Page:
Thursday, April 2, 2009

That They May Face the Rising Sun

That They May Face the Rising Sun by John McGahern was published in 2002 by Faber and Faber. In this novel, McGahern shows his wondrous talent for writing beautiful descriptions of the most ordinary circumstances and weaving great stories out of everyday occurences. He is outstanding at character development and the people you will meet in this novel will almost come alive.

A couple have partially dropped out of their working life in London and have bought an old house in Ireland. The man is originally from the area and his wife is English. The novel's depiction of them and their interactions with the locals is beautifully written and a delight to read.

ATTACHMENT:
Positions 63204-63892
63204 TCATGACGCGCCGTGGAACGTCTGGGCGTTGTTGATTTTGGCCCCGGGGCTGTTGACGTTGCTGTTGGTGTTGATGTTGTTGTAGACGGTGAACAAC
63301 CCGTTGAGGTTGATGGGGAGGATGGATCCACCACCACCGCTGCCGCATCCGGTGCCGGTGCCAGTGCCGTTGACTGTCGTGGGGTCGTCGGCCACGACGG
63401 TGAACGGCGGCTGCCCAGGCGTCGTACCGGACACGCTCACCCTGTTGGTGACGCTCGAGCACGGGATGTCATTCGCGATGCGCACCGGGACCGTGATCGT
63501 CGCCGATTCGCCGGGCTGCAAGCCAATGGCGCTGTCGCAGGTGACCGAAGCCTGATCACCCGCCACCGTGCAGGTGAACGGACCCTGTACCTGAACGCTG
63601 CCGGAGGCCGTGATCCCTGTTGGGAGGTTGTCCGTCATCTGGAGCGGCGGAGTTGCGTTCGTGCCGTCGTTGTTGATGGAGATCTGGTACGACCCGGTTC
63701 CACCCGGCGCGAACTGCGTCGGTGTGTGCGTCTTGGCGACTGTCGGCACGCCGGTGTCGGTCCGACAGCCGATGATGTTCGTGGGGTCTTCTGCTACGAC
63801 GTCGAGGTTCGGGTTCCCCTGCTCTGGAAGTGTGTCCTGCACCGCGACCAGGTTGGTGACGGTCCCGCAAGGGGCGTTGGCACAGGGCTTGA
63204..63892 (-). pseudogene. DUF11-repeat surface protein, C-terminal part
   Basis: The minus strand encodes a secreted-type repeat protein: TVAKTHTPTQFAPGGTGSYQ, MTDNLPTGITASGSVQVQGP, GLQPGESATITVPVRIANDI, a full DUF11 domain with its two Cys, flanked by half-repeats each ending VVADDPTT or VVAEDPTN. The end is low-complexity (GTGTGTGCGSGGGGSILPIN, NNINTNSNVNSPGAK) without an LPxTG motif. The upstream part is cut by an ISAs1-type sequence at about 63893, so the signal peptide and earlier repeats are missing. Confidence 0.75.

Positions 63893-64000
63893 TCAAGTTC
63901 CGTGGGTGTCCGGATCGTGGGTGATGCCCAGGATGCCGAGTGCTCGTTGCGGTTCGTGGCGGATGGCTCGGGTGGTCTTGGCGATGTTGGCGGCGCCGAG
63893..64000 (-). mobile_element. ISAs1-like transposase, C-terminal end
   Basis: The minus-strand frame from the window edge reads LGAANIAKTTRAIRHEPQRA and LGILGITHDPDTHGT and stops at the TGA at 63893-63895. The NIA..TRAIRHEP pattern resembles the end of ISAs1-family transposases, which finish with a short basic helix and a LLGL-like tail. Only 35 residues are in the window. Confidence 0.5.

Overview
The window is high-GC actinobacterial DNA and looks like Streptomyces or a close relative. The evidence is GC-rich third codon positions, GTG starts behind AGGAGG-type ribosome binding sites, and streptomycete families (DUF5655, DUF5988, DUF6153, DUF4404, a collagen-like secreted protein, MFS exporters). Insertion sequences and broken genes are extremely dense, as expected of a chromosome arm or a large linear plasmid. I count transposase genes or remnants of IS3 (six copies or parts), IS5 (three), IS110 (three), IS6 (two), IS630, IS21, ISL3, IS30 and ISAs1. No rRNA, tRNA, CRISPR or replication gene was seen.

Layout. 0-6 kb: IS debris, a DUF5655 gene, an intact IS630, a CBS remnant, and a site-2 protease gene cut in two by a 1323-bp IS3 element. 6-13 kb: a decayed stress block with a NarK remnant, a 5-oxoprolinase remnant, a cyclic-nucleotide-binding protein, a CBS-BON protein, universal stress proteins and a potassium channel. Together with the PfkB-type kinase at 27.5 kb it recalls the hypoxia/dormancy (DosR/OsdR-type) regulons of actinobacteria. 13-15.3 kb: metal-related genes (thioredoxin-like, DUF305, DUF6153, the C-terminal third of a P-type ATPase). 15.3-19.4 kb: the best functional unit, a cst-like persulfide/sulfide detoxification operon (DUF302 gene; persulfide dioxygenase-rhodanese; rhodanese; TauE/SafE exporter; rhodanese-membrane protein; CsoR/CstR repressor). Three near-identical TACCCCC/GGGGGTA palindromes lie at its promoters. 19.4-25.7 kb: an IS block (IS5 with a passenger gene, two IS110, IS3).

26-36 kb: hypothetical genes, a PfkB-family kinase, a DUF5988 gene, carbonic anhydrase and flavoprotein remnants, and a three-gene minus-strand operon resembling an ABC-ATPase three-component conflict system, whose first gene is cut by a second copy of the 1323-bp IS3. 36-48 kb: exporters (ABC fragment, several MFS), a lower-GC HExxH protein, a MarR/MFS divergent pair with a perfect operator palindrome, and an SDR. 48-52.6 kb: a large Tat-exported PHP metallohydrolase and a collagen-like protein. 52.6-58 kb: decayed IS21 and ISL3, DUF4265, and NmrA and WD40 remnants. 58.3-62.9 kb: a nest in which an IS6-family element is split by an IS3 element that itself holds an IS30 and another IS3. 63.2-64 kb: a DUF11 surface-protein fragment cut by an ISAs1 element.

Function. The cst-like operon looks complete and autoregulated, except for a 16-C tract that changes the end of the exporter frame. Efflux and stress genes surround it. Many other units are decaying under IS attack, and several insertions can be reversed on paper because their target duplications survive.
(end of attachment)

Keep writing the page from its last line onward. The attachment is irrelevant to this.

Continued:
This is the first book by John McGahern that I have read. Since I had picked it up at Dublin Airport before the long flight back to the US, I was especially glad that it turned out to be really good. Just look at the opening paragraph below. I was, and still am, awed by the beauty, by the poetry, of it.

Page 1
The morning was clear. There was no wind on the lake. There was also a great stillness. When the bells rang out for Mass, the strokes trembling on the water, they had the entire world to themselves.

Page 68
'What about Mary and Jamesie?'
'Mary's the best in the world,' his face brightened. There's none better than Mary. Jamesie would give you the shirt off his back. Once I was coming to borrow their mule. He had the mule tackled and was putting out topdressing. As soon as he saw me come he had the mule untackled in seconds. He declared before God that he was doing nothing with the mule. The mule was there for me to take.'

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